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Cheick Kongo Is Latest to Ditch Ibarra for Wolfslair

Cheick Kongo Mirko Cro Cop Filipovic MMA UFC
(Kongo beats down Cro Cop at UFC 75. Photo courtesy of Graciemag.com.)

The UK’s Wolfslair Academy has revealed to Eurosport-Yahoo! that they’ve taken over the management and training of UFC heavyweight Cheick Kongo. Kongo will follow his friend and training partner Quinton Jackson across the pond; both men had previously trained with Juanito Ibarra, who may or may not have been skimming money from Rampage. According to Wolfslair co-owner Anthony McGann:

“[Cheick] was having some problems negotiating his new contract with the UFC and was looking for somewhere to train so it was an easy decision for him to join his mates…He has been training with Quinton for his last couple of fights, and we know that has not been a happy camp. We think he will be a happier fighter here; he is only a couple of hours from his home in Paris and we will be taking all the other distractions like sponsorship out of his hands…Cheick excels when he fights strikers so if he is going to step up there and keep improving, we know we need to improve his ground game. We are very pro-UFC and they want him to work on his ground game; we hope we can get a striker for his next fight in the meantime.”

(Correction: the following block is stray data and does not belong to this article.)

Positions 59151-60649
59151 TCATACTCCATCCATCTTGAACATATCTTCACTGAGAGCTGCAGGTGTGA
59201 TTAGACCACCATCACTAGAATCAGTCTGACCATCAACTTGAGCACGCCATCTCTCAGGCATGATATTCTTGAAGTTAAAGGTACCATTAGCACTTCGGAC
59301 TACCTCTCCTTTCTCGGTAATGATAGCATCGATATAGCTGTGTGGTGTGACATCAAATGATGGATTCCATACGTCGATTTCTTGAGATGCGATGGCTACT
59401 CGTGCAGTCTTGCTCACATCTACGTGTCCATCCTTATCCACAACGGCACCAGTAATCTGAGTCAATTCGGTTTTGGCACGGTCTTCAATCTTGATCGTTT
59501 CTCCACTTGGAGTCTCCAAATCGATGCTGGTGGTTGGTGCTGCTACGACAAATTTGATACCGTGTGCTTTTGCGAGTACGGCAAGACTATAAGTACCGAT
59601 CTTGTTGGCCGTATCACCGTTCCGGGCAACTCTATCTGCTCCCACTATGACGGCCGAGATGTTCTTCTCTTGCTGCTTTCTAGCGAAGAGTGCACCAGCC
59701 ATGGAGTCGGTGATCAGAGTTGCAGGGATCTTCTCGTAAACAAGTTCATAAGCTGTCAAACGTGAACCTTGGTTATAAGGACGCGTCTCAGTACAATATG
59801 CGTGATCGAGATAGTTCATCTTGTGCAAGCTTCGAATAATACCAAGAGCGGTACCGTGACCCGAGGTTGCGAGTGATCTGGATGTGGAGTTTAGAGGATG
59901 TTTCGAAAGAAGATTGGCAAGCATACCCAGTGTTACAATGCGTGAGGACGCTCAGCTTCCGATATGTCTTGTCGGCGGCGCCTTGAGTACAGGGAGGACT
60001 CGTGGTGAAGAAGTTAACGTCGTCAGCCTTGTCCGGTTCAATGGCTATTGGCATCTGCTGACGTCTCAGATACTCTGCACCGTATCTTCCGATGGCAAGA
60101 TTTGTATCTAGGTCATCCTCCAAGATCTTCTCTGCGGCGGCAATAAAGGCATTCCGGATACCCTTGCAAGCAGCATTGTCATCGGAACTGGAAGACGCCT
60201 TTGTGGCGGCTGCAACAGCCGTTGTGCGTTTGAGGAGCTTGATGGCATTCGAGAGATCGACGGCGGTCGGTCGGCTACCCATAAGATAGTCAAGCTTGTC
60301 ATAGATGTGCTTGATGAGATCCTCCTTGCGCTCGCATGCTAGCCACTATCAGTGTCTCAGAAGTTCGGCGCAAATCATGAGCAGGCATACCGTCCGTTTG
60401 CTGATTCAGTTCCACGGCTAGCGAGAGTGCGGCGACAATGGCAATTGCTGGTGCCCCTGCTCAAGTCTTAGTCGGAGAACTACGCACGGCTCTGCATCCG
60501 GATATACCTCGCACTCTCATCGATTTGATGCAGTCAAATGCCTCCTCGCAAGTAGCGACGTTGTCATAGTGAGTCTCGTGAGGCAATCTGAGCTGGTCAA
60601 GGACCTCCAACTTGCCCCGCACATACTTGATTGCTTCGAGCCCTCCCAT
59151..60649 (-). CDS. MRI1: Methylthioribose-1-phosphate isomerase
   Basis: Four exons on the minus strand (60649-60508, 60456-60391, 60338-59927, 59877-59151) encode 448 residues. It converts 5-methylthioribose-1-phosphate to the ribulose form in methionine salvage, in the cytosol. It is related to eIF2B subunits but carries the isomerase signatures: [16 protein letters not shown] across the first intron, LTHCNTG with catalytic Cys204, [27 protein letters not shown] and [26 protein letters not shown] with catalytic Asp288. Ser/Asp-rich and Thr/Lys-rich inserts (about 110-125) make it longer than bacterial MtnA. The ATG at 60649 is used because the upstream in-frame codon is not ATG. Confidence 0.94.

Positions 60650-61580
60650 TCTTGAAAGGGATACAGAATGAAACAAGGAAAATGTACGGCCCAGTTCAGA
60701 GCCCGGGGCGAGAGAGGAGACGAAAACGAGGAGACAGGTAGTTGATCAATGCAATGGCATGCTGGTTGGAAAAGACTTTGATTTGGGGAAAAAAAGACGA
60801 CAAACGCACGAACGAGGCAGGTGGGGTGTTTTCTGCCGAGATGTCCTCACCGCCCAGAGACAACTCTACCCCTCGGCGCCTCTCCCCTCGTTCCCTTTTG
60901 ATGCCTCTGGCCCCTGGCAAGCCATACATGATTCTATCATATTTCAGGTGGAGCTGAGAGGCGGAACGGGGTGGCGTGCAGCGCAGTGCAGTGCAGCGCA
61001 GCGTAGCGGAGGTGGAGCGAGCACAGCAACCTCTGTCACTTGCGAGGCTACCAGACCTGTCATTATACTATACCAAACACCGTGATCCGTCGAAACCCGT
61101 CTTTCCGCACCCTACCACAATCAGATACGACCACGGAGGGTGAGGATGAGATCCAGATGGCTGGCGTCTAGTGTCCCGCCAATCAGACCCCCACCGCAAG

With four UFC regulars on the team — including Michael Bisping and Paul Kelly, who will both be competing at UFC 89 next month — Wolfslair is on its way to becoming the most prominent MMA camp outside of the U.S. Not that McGann would be satisfied with that: